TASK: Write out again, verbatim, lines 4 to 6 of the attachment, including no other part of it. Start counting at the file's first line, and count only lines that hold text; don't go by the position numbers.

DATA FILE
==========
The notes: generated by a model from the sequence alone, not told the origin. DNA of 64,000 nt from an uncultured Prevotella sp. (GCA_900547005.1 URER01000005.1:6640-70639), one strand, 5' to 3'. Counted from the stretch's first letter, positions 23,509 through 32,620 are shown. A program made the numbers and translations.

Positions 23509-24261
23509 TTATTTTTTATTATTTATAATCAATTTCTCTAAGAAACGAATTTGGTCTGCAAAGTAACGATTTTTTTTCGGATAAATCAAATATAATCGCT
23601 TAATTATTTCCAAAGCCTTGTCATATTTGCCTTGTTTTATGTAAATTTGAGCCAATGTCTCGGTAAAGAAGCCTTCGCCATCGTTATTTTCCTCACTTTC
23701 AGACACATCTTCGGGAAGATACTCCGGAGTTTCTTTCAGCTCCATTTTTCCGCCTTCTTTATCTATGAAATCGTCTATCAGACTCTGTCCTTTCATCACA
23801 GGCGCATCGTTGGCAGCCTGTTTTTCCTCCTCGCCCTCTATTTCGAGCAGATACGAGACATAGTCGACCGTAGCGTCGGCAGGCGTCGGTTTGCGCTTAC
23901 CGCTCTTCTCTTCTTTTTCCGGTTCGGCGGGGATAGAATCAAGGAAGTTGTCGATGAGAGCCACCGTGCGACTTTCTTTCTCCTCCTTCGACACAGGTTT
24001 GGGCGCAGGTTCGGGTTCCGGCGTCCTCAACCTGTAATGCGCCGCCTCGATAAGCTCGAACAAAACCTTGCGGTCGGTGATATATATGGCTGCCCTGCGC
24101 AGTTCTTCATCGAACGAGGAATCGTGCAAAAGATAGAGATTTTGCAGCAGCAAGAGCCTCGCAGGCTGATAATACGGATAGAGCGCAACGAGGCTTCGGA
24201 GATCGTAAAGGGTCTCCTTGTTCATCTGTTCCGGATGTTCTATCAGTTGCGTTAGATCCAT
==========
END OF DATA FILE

23601 TAATTATTTCCAAAGCCTTGTCATATTTGCCTTGTTTTATGTAAATTTGAGCCAATGTCTCGGTAAAGAAGCCTTCGCCATCGTTATTTTCCTCACTTTC
23701 AGACACATCTTCGGGAAGATACTCCGGAGTTTCTTTCAGCTCCATTTTTCCGCCTTCTTTATCTATGAAATCGTCTATCAGACTCTGTCCTTTCATCACA
23801 GGCGCATCGTTGGCAGCCTGTTTTTCCTCCTCGCCCTCTATTTCGAGCAGATACGAGACATAGTCGACCGTAGCGTCGGCAGGCGTCGGTTTGCGCTTAC